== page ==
Cat with Oscillot system

Protect wildlife by keeping your cat at home


Your cat will probably live longer too.

Free-roaming cats can kill a wide range of animals, both native and introduced species, including:

  • birds
  • bats
  • lizards
  • frogs
  • invertebrates

Many of New Zealand’s native animals are rare, threatened or endangered, and some of them (for example, birds that rest, feed or nest on the ground) are highly vulnerable to attacks by cats.

A 2017 report by the Parliamentary Commissioner for the Environment described the state of New Zealand’s native birds as “desperate,” with 80% of New Zealand’s 183 native bird species “in trouble.” [1]It’s a growing problem. As more of New Zealand is turned over to housing, wild animals lose habitat and then become vulnerable to cats that people bring with them to new residential areas.

About half of all New Zealand households have a cat, and in urban areas there are over 200 cats per square kilometre. [2]

We cannot care for our environment while at the same time allowing the number of free-roaming cats to continue increasing. Local councils are beginning to recognise this, and some have imposed cat restrictions in “ecologically sensitive areas.”

In November 2020, for example, conservationists won an Environment Court ruling that requires Hamilton City Council to ban cats in a new housing subdivision in order to protect highly endangered long-tailed bats.

“It is clear that effective cat control and mitigation of negative impacts of cats on New Zealand’s native biodiversity is vital. This will necessitate control of feral and stray cat populations and measures to mitigate the impacts of domestic cats on wildlife.” [3]

Owners of free-roaming cats often believe that their pets stay close to home and do very little hunting.

banded dotterel RLBB

This banded dotterel father was part of a long-term study in Kaikoura. It was killed by a domestic cat in October 2020. The three chicks it was protecting froze to death.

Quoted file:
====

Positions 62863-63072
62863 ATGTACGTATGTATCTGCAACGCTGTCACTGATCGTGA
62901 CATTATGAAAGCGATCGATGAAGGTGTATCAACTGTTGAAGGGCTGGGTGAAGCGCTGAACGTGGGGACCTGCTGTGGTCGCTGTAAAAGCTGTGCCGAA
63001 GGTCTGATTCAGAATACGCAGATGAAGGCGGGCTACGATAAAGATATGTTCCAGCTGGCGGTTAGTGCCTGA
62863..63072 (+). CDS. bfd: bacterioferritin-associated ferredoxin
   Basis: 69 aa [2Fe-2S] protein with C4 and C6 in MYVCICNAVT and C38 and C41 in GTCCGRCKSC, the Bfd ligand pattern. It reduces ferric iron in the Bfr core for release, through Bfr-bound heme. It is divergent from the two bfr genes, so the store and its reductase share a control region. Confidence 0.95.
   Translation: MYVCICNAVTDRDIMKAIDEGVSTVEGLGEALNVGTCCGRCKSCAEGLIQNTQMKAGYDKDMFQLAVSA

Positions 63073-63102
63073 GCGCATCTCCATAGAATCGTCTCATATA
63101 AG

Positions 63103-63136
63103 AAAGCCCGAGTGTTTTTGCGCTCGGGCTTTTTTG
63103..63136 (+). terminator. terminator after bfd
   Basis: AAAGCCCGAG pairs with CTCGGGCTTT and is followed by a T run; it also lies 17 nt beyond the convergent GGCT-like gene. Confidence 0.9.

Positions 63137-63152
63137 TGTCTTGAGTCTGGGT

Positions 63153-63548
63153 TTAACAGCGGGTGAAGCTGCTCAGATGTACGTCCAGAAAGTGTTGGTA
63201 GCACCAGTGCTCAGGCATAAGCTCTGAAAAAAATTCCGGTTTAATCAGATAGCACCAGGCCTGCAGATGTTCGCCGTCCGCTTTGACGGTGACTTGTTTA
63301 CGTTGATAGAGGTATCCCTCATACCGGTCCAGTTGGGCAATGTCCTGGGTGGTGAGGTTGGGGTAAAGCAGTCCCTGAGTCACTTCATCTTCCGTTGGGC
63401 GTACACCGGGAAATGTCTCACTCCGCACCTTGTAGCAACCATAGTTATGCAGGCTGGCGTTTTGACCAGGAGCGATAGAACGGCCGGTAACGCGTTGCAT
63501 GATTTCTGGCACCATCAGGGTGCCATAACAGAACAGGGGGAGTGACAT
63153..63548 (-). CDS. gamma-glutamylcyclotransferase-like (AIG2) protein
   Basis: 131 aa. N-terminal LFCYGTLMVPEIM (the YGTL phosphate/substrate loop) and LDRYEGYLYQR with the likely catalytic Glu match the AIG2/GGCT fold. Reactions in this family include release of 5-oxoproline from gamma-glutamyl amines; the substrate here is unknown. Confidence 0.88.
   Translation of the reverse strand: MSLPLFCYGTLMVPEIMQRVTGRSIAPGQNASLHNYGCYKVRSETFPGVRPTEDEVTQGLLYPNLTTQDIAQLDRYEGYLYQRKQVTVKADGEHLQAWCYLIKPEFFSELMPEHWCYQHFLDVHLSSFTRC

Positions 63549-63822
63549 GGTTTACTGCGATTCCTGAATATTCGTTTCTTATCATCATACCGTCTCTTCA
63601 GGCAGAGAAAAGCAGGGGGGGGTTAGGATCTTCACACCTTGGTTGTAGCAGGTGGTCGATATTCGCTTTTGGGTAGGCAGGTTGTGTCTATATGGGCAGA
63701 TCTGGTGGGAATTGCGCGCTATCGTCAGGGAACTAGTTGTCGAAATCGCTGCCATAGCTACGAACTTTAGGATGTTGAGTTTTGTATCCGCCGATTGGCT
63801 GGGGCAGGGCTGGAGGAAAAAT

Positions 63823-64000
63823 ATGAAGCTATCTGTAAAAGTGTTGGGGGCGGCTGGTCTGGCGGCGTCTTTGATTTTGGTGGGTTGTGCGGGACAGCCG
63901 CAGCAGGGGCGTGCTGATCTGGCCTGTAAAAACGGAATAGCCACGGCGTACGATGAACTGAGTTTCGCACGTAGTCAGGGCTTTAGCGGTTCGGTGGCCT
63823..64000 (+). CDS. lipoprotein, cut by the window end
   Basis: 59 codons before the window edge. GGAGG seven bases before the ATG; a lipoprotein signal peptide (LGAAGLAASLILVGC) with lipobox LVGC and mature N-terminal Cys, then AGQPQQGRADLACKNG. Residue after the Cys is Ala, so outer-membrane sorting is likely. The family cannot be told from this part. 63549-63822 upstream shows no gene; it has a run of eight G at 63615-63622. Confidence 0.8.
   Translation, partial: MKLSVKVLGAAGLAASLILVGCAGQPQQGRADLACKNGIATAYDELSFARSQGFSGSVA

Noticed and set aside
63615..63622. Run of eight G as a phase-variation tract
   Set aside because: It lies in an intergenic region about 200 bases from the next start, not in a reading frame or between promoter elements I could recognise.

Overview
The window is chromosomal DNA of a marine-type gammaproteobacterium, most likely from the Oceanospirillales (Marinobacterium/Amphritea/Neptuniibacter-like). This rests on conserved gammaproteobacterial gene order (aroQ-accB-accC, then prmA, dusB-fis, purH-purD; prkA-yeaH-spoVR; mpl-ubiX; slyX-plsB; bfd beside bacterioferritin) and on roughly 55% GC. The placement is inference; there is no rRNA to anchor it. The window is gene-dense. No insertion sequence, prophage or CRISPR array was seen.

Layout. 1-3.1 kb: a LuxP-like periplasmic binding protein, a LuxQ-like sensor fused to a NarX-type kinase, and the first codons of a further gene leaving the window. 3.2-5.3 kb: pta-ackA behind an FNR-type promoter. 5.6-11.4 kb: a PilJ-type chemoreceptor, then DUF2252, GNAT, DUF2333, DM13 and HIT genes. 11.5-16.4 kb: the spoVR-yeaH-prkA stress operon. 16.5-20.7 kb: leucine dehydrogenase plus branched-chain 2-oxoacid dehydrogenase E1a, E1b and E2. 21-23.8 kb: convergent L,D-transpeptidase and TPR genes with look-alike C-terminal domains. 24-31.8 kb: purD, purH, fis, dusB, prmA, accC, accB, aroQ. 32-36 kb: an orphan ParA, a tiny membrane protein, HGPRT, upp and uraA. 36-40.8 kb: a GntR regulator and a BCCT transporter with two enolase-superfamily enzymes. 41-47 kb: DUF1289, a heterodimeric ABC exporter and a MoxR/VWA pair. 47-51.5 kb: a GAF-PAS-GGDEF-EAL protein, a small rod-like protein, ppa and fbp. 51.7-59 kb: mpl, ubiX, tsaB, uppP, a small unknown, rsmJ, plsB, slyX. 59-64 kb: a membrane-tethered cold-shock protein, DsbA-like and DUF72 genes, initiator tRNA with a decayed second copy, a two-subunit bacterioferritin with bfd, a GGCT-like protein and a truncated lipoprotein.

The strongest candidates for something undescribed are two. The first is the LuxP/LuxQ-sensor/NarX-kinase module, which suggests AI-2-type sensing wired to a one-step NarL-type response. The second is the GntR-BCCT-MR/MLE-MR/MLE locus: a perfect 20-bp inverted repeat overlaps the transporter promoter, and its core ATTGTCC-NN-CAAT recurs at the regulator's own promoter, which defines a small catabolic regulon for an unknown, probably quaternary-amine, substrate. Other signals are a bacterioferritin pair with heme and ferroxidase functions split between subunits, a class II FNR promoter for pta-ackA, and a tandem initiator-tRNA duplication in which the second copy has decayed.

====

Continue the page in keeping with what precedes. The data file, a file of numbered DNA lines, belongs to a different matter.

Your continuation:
GPS tracking studies have shown that cats roam much farther than their owners realised, covering a territory of 2.2 hectares (5.4 acres) on average. [2]

Studies with collar cameras show that domestic cats bring home only a quarter of the animals they kill. Forest & Bird estimates that New Zealand’s 1.4 million domestic cats kill at least 18.76 million animals a year, including 1.12 million native birds. [2]

Predation isn’t the only way in which cats kill. They can also transmit the disease Toxoplasmosis to wildlife and livestock. [4]

“Containment of cats is not yet commonly considered an important component of responsible cat ownership in New Zealand. However, preventing cats from roaming has the potential not only to prevent unwanted reproduction but also to prevent wildlife predation, minimise community nuisance, minimise toxoplasmosis transmission and reduce the risk to the cat of contracting diseases and becoming injured or killed from traffic, fighting, dogs and human cruelty.” [5]

At Cat Containment Systems we believe that responsible cat ownership means taking care of your pet while also taking care of the other creatures in the surrounding environment.



  1. Parliamentary Commissioner for the Environment. Taonga of an island nation: Saving New Zealand’s birds. 2017
  2. New Zealand Forest & Bird. Cat fact sheet
  3. Draft New Zealand national cat management strategy. 21 Sept 2016. p24
  4. Draft New Zealand national cat management strategy. 21 Sept 2016. p26
  5. Toukhsati et al. 2012b; Loyd et al. 2013, cited in Draft New Zealand national cat management strategy. 21 Sept 2016. p55